NEWBURYPORT — The Prince of Whales, the popular whale-watching boat that has brought almost 10,000 tourists to the waterfront each summer, has been sold and has motored out of port.
George Hilton, veteran waterfront businessman who was a part-owner of the 100-foot craft used for Newburyport Whale Watch tours, said the Prince of Whales was purchased by a company in Fort Myers, Fla.
He said he and his co-owners are interested in obtaining another vessel that could be ready to cruise by summer.
“We still own the (whale watch) business and we have a lease with a year to go,” said Hilton, who launched the enterprise in 1982. “We’re talking to people now to see about a replacement.”
The Prince of Whales’ final departure came less than a week after the craft tied up to a small, portable float adjacent to the municipal boardwalk to ride out Hurricane Sandy.
The boat banged up against the light wooden pier, owned by the company, and sustained minor damage to the exterior paint job. The municipal boardwalk was not damaged, according to city officials.
The decision to tie up the Prince of Whales there was criticized by some city officials and boating veterans. But Hilton said there was no connection between the rough night at sea and the sale.
“The boat already had been sold,” said Hilton, who declined to provide the sale price.
Neither does it appear Newburyport Whale Watch’s business activity played a role in the decision. Hilton said that the past season was the most successful since 2005 and the business annually makes a profit.
Hilton is a part-owner in the Newburyport Whale Watch business, which is also owned by Newburyport Development, part of New England Development owned by businessman Stephen Karp; and Bill Neelon, who serves as captain. Neither party could be reached for comment.
Hilton also is a manager and part-owner of the Key West Boat Shuttle in Florida. It operates round trips from Fort Myers and Marco Island to Key West.
One reason for selling was the cost of updating the ship’s engine so that it adheres to state fuel-exhaust emission standards, Hilton said.
“This is an older boat (1986) and it’s very costly to keep upgrading,” said Hilton, who served as the captain on whale-watching outings for close to three decades. “We applied for (government) grants, but didn’t get them.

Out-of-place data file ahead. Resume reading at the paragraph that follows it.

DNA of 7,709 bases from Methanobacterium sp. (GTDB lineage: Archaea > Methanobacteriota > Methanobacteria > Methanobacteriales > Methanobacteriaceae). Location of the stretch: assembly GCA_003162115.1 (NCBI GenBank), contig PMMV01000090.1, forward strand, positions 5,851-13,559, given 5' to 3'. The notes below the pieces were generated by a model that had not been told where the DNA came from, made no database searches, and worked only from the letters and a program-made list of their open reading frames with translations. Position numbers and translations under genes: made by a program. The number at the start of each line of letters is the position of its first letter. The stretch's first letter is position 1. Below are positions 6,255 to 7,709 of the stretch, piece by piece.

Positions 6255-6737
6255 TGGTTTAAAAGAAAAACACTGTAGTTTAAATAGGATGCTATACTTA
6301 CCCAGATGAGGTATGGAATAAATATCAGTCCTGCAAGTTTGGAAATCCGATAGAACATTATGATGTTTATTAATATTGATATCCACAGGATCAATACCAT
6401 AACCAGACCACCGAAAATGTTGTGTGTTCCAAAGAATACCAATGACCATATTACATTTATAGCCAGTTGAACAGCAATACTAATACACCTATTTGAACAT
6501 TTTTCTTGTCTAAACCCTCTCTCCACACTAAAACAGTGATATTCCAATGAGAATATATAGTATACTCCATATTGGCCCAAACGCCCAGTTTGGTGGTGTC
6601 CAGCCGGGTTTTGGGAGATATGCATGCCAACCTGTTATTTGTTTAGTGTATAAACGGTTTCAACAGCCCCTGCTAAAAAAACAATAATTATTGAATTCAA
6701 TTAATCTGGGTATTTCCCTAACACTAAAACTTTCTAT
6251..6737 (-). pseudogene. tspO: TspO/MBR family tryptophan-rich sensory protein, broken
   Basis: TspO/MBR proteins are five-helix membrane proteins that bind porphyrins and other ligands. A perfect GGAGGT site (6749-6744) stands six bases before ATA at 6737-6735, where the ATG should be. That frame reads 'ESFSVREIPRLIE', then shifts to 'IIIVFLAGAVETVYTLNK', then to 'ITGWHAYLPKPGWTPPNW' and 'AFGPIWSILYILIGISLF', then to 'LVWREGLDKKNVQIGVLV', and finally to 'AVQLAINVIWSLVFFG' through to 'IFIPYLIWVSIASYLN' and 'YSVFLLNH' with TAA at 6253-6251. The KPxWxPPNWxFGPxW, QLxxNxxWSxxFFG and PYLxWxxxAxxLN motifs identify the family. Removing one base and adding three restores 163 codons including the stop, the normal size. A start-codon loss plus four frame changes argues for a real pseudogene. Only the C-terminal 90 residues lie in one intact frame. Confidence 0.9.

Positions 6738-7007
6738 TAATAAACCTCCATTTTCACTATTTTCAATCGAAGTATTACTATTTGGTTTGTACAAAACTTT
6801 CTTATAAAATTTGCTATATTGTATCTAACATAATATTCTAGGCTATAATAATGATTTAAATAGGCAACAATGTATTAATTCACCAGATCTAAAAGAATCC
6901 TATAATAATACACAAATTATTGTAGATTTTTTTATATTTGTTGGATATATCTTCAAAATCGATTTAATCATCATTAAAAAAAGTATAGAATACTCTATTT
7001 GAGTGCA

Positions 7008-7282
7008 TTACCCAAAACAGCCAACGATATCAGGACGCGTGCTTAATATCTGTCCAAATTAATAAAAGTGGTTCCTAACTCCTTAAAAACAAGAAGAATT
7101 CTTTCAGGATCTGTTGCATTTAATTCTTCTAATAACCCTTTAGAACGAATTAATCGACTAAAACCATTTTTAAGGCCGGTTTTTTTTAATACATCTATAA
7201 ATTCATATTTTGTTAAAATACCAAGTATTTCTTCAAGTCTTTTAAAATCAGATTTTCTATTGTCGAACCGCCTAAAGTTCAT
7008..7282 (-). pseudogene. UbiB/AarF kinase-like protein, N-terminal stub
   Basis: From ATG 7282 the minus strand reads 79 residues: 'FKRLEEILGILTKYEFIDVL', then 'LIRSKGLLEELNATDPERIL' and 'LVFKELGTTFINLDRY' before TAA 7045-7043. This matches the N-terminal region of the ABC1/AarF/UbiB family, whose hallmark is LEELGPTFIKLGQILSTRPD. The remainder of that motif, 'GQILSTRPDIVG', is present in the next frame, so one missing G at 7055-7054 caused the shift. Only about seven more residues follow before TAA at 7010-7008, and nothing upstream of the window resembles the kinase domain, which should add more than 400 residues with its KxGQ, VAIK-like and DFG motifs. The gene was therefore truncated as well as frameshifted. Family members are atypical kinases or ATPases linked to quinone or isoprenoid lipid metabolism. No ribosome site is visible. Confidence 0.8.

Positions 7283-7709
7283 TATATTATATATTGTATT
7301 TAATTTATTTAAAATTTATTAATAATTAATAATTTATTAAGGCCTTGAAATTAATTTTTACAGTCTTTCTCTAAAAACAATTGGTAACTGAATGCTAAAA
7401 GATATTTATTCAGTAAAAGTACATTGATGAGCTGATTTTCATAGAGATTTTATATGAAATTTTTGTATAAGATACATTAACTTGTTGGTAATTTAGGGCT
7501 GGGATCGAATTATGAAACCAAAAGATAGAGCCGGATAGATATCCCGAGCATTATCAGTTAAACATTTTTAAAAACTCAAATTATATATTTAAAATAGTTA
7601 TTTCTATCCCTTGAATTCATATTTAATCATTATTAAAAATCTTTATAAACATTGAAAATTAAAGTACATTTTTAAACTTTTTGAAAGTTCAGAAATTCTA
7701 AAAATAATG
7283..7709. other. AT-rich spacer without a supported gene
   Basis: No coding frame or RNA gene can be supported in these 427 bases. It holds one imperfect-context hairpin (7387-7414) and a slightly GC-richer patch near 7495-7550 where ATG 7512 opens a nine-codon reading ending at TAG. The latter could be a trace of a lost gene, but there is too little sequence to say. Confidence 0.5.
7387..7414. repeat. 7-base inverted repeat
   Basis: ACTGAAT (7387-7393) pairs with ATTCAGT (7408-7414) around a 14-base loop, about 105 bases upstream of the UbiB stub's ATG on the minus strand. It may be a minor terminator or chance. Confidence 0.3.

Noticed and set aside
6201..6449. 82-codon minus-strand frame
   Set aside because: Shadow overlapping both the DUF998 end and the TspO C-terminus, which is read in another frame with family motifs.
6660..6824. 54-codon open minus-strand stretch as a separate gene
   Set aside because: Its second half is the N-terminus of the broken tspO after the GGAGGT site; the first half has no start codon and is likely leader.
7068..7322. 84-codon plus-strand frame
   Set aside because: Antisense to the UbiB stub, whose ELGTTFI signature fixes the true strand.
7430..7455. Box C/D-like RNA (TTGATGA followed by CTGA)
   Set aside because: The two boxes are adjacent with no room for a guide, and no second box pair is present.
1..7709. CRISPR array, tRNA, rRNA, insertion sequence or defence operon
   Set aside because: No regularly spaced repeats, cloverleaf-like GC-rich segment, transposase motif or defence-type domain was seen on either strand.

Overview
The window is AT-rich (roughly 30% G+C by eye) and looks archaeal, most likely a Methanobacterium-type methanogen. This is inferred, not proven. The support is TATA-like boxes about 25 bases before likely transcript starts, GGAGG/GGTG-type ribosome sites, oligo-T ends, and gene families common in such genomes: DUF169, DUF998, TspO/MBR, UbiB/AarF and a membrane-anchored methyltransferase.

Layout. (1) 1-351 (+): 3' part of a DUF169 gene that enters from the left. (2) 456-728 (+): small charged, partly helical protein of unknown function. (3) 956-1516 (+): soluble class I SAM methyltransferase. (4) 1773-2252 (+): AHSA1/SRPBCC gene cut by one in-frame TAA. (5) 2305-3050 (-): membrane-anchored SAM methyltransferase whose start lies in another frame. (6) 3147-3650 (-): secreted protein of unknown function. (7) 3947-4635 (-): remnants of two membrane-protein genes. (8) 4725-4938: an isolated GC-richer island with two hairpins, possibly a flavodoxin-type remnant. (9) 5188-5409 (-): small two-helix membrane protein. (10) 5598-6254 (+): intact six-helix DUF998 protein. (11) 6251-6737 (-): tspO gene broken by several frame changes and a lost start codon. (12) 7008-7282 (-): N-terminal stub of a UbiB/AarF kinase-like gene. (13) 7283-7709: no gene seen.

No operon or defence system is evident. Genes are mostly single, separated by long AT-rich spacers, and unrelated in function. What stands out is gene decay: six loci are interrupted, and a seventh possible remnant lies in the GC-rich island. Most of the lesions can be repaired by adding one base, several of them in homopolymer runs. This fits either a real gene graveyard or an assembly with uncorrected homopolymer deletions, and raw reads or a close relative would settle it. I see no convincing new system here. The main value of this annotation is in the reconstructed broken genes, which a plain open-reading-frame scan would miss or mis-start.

“It was on the market for about four months until we found appropriate buyers.”
The disappearance of the riverfront’s whale-watching craft caused consternation among members of the city’s Waterfront Trust, who heard sketchy reports at its regular monthly meeting earlier this week.
No official communication has apparently passed between the owners of the craft and members of the trust, which serves as the leasing authority for many boat owners along the riverfront.
“If the boat is gone, we’ve got to find out more about the situation,” Joseph Brown, the trust’s treasurer, said at the meeting. “They have a lease.”
Trust members said whale watches are among the most popular activities in the community.
The Prince of Whales carried 149 passengers and took visitors out to sea on most summer days when the weather cooperated. On weekends, it sometimes made two excursions a day.
Hilton estimated that the whale watch took out 9,000 to 10,000 visitors on tours last summer. The company employs about four full-time and about a half-dozen part-time employees.
Waterfront Trust co-chairman Doug Locy Monday night suggested that the committee contact the owners of the craft so that members can assess the situation. Members stated that the whale watch is important to the economy of the community because it brings in so many visitors.
Harbormaster Paul Hogg, who was at the Waterfront Trust meeting, said, “It would be helpful if we knew what was happening, and what plans we might have to make in terms of docking space next summer.
“The whale watch trip is a very popular feature of the waterfront and it would be useful to start planning now because time can go fast over the winter months.”